Once again, many thanks to all for the suggestions.
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Village Idiot

 
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Quote:
Originally Posted by Corbab View Post
Thanks to all for the help. I'm pretty well versed in the basic camera workings/jargon from film cameras, but I know next to nothing about DSLR. I wasn't sure if that was just a feature of the basic kit lens or some strange DSLR anomaly.



In response to Village Idiot, I have absolutely no use for video. I'm looking to shoot just a general spectrum of subjects, primarily landscape/close range. As far as budget, I'm looking for the best I can get for the money. (I'm still in high school and therefore relying on parental aid, so a good value for the money is pretty essential. )
One of the best deals right now is a Used 40D. They can be had for about $600-$700 and it blows the pants off of the XXD Nikons and XXXD and other entry level Canons. Metal body, 6.5fps, and a ton of other great features, plus the controls are so much more intuitive and easier to use than the entry level Canons.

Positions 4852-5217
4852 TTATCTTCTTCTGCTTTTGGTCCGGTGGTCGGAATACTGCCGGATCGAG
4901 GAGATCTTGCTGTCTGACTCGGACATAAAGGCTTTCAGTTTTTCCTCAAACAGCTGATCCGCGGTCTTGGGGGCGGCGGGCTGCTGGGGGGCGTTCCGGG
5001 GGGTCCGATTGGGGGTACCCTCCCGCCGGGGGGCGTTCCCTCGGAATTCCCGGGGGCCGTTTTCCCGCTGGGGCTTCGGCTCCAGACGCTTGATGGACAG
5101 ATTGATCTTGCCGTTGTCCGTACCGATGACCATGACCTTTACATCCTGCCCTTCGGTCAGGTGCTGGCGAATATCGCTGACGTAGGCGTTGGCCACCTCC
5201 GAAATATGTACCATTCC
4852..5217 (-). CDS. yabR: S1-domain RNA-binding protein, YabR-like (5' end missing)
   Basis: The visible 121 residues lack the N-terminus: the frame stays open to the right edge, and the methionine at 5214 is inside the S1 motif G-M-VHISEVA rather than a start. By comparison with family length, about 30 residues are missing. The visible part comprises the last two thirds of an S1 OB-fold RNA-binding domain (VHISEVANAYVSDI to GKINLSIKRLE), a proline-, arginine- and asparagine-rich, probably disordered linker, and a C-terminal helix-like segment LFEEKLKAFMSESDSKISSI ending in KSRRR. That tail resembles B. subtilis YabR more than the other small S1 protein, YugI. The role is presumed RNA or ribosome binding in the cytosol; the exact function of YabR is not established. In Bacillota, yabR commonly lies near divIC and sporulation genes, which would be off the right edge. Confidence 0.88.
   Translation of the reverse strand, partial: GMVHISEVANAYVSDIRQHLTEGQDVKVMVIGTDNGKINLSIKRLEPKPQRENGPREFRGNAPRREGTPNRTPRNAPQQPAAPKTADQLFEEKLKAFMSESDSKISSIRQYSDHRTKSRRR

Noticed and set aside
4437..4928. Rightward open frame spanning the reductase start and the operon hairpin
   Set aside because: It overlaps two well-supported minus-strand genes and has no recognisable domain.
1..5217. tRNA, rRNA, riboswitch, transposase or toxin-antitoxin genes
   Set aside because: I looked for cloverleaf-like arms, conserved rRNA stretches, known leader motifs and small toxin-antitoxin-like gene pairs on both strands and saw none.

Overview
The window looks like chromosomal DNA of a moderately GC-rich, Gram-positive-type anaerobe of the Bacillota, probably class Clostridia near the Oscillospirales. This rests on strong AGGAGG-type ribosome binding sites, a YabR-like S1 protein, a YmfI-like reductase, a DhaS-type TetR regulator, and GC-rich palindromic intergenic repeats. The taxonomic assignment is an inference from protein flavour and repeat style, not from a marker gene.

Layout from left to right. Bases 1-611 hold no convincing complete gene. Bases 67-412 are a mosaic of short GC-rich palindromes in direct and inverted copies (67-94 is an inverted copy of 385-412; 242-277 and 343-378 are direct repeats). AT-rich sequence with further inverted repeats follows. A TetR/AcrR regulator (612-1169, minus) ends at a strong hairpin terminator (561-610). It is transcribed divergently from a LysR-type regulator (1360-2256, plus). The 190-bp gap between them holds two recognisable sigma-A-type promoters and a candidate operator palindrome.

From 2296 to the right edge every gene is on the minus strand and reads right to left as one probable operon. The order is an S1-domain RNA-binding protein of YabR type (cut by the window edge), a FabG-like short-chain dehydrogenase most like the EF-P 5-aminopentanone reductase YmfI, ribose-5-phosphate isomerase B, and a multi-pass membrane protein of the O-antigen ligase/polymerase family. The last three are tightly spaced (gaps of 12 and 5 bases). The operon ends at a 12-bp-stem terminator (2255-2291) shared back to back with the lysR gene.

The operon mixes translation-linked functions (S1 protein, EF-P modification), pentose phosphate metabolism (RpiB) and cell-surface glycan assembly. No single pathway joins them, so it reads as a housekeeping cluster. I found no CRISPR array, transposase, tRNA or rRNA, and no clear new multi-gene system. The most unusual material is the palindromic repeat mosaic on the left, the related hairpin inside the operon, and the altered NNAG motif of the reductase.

You'll want wide angle for what you said is your primary focus. That can be expensive. A used Sigma 10-20 will run you about $500, iirc.

Canon generally has cheaper lens options and if you're going to learn flash, off camera TTL has it's place, but learning how to manually control strobes is key. I finally picked up two additional proprietary Canon speedlights and have only shot with them in TTL mode (auto mode basically) twice. With the mix of studio strobes and small manual speedlights, there is no auto option so knowing how to set your strobe power, angle, position, etc... because necessary knowledge.

Really, the important parts of photography are the knowledge, the lenses, and the light. Camera bodies do matter up to a point, but with the right knowledge you can make it pretty far without having to worry about high ISO performance, FPS, etc...